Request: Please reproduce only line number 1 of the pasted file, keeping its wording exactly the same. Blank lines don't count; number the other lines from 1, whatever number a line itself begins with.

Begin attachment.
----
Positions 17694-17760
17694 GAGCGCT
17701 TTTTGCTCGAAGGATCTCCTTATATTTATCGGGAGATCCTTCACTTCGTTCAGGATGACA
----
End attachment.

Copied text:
Positions 17694-17760